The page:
Loving Yourself Rather Than Giving Yourself UpBy Dr. Margaret Paul
January 09, 2018
Loving yourself does NOT mean sacrificing yourself! Giving yourself up is NOT the way to create a loving relationship.
“I often go out of my way and do different things for my fiancé. For example if he wants me to stay and do something with him, I cancel what I have to do and stay with him. But he never does the same. He takes care of whatever he feels he needs to. Then I’m filled with resentment towards him. Can you explain what is a loving way to be in relationships? Do we just do what’s best for us or do we have to sacrifice at some point to make the other person happy?”
Marina is operating under the false belief that sacrificing herself is a way to get love. But giving herself up is a major form of control as well as of self-abandonment, and will always eventually lead to resentment rather than to a loving relationship.
By giving herself up, she is training her fiancé in how to treat her. Sacrificing ourselves says to the other person, “My needs don’t count. My feelings don’t count. You don’t need to consider me because I’m not considering myself. You don’t need to respect me because I’m not respecting myself.”
Marina is also operating under the false belief that it is her job to make the other person happy, rather than her job to make herself happy and his job to make himself happy, so they can come together to share their love and happiness. In a loving relationship, we don’t give ourselves up and take responsibility for the other person’s feelings, and then expect the other person to do the same. By not doing these things, we prevent unnecessary resentment from creeping into our relationship.
If Marina Were Loving Herself…
If Marina were loving herself when her fiancé wanted her to stay and do something with him, she would first tune in to what she wants. If she wants to cancel her plans and spend the time with her fiancé, then she would not be giving herself up if she did so, and she would not feel resentful.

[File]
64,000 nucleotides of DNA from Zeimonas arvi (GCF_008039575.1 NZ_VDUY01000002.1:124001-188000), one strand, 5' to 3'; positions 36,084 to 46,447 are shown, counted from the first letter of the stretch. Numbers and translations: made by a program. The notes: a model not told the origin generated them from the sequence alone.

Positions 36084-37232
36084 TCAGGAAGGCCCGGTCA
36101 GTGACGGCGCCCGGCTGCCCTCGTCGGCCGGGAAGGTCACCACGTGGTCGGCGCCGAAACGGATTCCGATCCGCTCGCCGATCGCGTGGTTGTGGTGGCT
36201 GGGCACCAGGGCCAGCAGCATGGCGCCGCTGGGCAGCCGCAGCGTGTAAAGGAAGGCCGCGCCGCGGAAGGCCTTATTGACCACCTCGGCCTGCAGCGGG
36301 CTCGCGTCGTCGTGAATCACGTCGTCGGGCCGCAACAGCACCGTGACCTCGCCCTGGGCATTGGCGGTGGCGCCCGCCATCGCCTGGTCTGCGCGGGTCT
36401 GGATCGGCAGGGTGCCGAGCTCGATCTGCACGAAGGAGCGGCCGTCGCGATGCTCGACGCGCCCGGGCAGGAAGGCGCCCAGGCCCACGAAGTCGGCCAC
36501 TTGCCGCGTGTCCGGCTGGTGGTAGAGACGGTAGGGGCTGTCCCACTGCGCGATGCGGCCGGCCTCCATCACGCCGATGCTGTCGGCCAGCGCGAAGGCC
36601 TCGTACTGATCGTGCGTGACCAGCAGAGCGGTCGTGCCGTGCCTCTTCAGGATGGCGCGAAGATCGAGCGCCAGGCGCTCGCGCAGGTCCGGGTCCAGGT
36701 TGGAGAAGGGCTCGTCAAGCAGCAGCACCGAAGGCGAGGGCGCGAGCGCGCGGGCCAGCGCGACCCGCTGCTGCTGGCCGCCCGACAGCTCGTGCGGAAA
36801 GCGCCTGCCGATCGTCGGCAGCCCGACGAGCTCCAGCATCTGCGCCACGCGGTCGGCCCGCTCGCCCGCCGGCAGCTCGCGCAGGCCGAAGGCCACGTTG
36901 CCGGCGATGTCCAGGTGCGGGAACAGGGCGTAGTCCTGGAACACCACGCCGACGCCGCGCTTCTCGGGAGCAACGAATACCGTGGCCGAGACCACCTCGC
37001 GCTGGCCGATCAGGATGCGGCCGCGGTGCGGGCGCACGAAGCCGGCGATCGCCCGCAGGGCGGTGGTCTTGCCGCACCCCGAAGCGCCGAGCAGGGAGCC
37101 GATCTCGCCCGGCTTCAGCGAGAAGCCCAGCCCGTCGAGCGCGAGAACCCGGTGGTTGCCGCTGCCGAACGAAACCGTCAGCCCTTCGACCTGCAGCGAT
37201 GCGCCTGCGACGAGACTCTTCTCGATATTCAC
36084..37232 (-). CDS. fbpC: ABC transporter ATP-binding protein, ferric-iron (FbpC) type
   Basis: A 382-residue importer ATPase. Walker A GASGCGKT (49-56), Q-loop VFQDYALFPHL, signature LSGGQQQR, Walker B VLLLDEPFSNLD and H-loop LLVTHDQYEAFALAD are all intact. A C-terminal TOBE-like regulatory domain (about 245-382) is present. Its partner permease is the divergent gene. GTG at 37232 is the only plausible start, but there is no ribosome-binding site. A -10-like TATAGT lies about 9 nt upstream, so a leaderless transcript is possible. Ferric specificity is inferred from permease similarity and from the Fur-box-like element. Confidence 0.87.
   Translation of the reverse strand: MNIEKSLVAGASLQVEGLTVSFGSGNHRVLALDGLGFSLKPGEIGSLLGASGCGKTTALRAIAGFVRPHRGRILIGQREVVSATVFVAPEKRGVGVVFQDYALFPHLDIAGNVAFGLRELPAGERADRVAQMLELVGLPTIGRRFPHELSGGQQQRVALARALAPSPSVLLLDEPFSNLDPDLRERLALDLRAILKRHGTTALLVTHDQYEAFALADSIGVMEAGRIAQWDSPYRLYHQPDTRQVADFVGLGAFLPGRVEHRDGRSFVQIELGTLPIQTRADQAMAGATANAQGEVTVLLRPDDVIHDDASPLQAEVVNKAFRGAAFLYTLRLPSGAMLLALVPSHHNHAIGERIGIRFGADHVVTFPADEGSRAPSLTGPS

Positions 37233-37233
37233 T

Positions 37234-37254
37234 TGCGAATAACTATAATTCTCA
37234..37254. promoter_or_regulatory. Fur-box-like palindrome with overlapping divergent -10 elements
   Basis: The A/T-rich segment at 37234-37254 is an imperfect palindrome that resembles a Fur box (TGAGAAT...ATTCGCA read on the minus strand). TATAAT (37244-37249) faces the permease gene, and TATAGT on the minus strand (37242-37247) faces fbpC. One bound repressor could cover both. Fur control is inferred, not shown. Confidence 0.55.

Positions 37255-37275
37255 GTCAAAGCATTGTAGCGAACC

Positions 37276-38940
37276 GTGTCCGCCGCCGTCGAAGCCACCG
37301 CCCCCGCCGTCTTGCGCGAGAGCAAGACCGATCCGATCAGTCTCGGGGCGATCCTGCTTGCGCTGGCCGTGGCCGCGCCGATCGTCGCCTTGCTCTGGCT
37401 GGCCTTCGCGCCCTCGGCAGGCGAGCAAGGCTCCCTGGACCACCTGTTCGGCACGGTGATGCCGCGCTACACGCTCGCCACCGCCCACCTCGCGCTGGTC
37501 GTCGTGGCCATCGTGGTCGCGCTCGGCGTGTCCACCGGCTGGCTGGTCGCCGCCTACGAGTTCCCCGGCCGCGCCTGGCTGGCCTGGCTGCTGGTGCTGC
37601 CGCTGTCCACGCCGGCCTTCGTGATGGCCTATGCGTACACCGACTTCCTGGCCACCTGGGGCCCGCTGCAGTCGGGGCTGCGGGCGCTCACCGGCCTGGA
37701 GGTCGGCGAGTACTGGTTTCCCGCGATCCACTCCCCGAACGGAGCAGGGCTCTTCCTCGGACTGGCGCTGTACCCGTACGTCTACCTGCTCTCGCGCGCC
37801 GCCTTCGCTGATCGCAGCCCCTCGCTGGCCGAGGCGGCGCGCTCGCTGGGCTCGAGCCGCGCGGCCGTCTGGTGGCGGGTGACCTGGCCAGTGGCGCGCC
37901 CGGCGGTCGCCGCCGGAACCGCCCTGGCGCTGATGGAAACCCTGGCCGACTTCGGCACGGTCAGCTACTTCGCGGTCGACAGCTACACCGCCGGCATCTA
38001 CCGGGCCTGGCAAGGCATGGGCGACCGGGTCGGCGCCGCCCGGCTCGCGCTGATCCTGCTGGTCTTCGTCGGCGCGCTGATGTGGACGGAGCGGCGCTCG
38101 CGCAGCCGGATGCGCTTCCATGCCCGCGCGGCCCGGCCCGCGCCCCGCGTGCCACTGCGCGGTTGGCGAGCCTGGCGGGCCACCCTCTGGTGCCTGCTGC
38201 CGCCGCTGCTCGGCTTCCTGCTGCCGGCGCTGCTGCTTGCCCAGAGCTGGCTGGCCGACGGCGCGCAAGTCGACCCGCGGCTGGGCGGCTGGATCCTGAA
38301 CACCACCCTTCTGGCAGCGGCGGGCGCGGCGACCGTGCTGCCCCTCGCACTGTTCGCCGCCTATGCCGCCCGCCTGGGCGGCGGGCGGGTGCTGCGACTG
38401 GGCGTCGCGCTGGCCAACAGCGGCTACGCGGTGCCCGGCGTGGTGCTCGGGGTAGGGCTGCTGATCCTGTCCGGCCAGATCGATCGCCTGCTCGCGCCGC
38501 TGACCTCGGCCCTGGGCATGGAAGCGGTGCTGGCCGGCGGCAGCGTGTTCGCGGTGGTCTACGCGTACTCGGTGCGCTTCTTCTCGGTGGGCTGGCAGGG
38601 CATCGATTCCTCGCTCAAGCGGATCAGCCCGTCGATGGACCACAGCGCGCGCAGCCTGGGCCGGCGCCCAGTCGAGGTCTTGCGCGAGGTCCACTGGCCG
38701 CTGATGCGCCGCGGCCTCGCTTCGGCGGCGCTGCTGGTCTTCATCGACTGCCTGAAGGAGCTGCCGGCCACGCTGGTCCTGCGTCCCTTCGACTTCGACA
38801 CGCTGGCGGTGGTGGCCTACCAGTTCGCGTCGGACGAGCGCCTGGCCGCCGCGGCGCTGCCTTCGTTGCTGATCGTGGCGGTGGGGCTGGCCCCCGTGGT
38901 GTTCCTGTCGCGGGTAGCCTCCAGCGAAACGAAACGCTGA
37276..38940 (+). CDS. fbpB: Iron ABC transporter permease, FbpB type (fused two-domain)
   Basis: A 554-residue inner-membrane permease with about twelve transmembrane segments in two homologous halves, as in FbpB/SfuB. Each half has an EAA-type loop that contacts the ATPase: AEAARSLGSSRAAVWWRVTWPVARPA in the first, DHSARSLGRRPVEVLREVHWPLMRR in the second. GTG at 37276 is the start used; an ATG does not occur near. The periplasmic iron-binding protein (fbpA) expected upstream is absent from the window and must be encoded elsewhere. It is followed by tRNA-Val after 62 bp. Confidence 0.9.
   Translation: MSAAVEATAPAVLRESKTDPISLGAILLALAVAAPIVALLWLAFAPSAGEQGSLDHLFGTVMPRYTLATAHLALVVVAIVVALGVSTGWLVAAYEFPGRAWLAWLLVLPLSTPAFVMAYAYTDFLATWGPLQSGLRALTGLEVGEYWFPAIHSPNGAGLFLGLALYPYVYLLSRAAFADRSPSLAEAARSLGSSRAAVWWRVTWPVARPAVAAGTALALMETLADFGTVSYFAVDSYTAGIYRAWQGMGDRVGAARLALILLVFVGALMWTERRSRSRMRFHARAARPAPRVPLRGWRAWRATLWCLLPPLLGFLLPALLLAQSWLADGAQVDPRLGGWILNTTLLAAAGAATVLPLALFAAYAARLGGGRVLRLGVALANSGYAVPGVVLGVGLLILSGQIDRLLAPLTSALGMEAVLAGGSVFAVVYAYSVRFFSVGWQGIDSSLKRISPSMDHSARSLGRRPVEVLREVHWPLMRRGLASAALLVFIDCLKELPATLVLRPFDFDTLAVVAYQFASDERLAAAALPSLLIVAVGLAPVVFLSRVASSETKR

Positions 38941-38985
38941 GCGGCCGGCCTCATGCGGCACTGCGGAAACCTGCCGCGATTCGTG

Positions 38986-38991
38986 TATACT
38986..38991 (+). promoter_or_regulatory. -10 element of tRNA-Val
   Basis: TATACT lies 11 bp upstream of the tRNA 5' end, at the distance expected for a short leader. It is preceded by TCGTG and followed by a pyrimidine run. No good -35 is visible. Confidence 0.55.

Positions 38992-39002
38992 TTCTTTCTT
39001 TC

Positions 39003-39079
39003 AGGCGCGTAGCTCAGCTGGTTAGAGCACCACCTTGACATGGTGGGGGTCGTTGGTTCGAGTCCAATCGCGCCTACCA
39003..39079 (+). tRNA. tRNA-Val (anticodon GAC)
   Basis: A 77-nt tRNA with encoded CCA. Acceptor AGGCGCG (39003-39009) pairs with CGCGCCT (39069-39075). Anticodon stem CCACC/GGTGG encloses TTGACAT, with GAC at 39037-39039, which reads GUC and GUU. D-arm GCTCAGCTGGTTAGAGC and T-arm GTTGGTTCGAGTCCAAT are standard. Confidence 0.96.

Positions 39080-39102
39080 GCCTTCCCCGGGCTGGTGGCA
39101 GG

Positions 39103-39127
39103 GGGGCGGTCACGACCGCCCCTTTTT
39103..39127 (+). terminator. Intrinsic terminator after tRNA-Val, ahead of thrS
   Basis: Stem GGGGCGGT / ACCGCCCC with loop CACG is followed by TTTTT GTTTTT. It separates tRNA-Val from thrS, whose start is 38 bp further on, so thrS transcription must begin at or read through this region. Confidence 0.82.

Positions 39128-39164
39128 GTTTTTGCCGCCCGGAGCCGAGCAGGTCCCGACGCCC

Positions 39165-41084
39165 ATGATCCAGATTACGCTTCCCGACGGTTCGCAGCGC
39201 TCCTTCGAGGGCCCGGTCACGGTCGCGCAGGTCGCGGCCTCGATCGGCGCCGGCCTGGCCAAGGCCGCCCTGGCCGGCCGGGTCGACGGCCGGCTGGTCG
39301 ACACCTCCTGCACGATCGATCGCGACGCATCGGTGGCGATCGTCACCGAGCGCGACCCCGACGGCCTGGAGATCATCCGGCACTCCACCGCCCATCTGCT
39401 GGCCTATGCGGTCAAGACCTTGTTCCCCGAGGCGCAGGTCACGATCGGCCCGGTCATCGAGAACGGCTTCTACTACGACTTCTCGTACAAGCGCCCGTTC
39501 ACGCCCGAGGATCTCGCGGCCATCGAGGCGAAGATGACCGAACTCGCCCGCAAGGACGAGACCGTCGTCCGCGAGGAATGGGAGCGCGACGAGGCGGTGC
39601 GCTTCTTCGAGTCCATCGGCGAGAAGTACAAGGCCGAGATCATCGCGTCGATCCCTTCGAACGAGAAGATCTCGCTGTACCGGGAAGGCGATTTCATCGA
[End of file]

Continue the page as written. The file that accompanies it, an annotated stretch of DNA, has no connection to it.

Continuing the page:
If she tunes in and discovers that she doesn’t want to cancel whatever she has to do, then she would kindly say to him something like, “Thanks! I’d love to spend the time with you but I have things I need to do. Love you. See you later.” By honoring herself and what she wants to do, she is letting him know that what she wants and needs matters.
If he routinely doesn’t support her in what’s important to her, then she would need to re-evaluate the relationship. In a loving relationship, we support our own highest good and the highest good of our partner – which means that we support each other in doing what brings us joy and in what is important to us. It means we can tolerate disappointment without taking it personally.
Marina asked, “Do we just do what’s best for us or do we have to sacrifice at some point to make the other person happy?” It sounds to me like she is saying that if we do what is best for us, we are being selfish, so she might want to redefine ‘selfish.’ Doing what is best for us is self-responsible. Selfishness is expecting the other person to give themselves up for us, and not caring about the effect our behavior has on the other person.
Marina, I hope you start doing what’s best for you, while also caring about the effect your behavior has on your fiancé. If he is sad that you don’t stay and do something with him, you can be compassionate about his feelings without feeling guilty and taking responsibility for them - which is not loving to either of you.
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Today, notice what you do when pain comes up - especially the pain of loneliness and heartache when someone is being unloving with you. Do you get irritated, angry or judgmental? Do you resist or withdraw? Do you people-please and give yourself up? Do you numb out with food or other substances, or with activities such as TV? Notice the ways you might be avoiding your feelings rather than compassionately attending to them.
By Dr. Margaret Paul